2021-2022: These farm owners will not be continuing as part of this project for the 2021-2022 season due to other commitments. We would like to thank them for their generosity in sharing their information.
Business type: Owner operator
Location: Dannevirke, Tararua
Farm size: 180ha eff milking platform, 71ha eff support block nearby
Peak cows: 490 FJX milked as two herds
Stocking rate: 2.72 cows/ha
Farm System 3: 11-20%
Production: 185,000kgMS/year 1030 kgMS/ha 380 kgMS/cow (182,150 2 year average)
Wintering system: 60% herd wintered on support block for 8 weeks
Dairy farming is facing many new challenges on the environmental front, and the key approach is to focus on continuing to do things well. These farmers are excited to be able to show that it is possible to achieve reasonable environmental KPI’s and still remain profitable while farming within environmental limits.
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Numbers at a glance
Financial KPI 2020-2021 Actuals
Physical KPI 2020-21
Net dairy cash income
|Total farm working expenses
|Total operating expenses
|Dairy operating profit
Pasture and crop harvested
|Purchased N surplus
|Six week in-calf rate
*Find out more about these KPI's and how to calculate them for your own farm here.
Strategy and financial
Maintain a focus on why we do what we do. “For our family, in a sustainable and profitable way!!”
Concentrate on doing the basics well - forget about marginal inputs, (there are no easy fixes – if it sounds too good to be true it probably is!).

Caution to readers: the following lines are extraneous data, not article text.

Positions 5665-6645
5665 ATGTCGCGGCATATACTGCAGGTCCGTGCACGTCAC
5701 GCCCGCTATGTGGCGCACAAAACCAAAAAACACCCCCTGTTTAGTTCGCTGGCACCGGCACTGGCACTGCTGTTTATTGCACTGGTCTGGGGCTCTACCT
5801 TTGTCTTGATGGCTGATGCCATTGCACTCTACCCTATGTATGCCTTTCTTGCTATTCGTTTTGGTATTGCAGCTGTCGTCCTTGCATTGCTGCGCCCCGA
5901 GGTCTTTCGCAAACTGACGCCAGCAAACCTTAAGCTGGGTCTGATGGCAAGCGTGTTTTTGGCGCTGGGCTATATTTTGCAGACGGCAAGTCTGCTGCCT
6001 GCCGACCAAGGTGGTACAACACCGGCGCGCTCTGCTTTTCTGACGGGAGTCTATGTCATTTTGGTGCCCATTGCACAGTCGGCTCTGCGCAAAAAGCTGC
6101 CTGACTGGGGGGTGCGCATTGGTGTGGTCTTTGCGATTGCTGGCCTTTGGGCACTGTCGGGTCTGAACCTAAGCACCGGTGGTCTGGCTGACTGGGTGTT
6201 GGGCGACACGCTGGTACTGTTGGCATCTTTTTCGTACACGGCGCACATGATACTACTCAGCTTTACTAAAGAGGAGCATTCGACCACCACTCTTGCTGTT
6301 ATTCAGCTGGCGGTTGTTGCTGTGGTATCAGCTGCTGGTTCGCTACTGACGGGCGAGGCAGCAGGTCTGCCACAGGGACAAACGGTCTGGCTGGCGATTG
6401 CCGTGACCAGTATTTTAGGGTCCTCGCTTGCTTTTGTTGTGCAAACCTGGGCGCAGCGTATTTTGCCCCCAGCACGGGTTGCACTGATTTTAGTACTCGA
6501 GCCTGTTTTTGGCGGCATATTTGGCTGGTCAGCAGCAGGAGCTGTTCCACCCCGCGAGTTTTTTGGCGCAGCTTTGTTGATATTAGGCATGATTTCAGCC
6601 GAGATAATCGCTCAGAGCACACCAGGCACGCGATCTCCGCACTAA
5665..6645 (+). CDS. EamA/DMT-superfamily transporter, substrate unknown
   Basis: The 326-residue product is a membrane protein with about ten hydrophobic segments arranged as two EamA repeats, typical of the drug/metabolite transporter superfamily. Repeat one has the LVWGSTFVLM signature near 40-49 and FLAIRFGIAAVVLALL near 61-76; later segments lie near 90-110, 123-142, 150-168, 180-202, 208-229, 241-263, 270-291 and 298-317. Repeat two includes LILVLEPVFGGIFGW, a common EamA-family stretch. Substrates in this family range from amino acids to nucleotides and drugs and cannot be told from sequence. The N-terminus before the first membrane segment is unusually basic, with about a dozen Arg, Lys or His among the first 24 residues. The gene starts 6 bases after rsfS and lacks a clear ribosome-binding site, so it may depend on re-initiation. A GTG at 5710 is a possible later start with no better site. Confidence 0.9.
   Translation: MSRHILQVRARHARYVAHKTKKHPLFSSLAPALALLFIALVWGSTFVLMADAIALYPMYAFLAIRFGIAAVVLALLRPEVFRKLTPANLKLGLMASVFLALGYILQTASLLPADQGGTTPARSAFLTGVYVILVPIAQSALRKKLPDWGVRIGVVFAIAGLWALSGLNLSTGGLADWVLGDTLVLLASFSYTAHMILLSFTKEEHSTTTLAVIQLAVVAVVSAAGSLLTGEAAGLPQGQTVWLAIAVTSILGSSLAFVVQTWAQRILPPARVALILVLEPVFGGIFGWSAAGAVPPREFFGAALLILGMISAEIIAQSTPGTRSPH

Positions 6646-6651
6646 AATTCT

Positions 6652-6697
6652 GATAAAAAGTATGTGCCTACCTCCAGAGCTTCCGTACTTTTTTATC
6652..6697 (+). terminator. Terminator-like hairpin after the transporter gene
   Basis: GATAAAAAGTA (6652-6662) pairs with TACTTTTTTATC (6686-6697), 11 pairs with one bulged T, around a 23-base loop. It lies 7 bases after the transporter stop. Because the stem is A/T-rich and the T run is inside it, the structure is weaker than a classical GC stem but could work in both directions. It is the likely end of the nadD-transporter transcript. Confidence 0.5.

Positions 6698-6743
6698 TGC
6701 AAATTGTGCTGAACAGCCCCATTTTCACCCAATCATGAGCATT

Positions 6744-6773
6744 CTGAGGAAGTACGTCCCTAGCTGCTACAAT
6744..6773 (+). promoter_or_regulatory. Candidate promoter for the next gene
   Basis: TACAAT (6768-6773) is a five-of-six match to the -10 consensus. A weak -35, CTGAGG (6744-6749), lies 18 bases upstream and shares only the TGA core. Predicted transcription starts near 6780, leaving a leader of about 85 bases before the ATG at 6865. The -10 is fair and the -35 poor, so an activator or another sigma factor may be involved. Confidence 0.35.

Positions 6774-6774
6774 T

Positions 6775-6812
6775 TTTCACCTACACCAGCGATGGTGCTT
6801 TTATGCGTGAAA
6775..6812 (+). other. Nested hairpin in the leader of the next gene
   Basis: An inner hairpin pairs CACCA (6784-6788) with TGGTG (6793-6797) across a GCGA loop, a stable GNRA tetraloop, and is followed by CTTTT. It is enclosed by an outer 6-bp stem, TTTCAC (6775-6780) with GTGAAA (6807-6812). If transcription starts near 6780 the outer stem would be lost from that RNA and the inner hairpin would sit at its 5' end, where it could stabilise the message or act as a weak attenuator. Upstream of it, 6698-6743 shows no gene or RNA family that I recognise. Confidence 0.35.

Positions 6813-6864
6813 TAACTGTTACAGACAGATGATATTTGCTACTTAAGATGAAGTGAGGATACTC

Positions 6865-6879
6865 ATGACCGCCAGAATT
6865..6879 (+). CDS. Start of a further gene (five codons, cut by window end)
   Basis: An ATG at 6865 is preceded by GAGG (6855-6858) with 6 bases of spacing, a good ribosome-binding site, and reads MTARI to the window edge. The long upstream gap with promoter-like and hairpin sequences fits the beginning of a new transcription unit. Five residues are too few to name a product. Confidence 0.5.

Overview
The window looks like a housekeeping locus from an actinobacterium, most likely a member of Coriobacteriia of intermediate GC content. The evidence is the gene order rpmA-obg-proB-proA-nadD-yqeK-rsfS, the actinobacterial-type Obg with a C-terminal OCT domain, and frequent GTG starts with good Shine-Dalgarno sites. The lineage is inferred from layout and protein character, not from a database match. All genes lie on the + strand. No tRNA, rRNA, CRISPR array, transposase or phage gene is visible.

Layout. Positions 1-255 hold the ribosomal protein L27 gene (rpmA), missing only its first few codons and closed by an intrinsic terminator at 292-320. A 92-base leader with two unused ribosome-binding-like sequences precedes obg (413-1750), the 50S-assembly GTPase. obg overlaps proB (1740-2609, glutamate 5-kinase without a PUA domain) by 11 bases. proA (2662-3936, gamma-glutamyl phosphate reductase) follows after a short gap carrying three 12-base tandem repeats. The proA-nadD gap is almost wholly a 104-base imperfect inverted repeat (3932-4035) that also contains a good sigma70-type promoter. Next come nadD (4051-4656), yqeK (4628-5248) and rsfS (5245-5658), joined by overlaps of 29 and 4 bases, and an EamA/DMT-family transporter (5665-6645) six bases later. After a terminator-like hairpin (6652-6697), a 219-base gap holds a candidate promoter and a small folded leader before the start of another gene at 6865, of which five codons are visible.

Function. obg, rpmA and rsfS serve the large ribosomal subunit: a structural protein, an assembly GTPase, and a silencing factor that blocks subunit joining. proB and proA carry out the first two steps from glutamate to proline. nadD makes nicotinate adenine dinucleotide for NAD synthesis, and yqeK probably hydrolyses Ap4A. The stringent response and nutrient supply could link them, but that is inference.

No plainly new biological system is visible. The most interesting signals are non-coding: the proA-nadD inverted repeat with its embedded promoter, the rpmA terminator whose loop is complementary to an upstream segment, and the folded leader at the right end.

Employ good staff, with a work environment that ensures a good retention rate.
Surround ourselves with good positive people.
Good financial management and cost control are key to the success and profitability of this business.
Budgets are prepared and all aspects of the business – financial and physical are frequently monitored and adapted.
Evaluation and justification of all expenditure using proven science and best practice as a yardstick make cost control easier.
Environmental KPI’s and targets are important considerations when preparing the budget, particularly Fertiliser, nitrogen use and imported feed.
Continue to repay debt to strengthen the financial position.
Farm policy and infrastructure
- The farm dairy is a 30 aside herringbone shed which is 3 km from the furthest paddock.
- 15% of the milking area is on average 30 m different in height to the dairy shed.
- Internal infrastructure is in good order, (buildings, races, fencing, water supply and effluent system), with regular maintenance and upgrades included in the budget each year.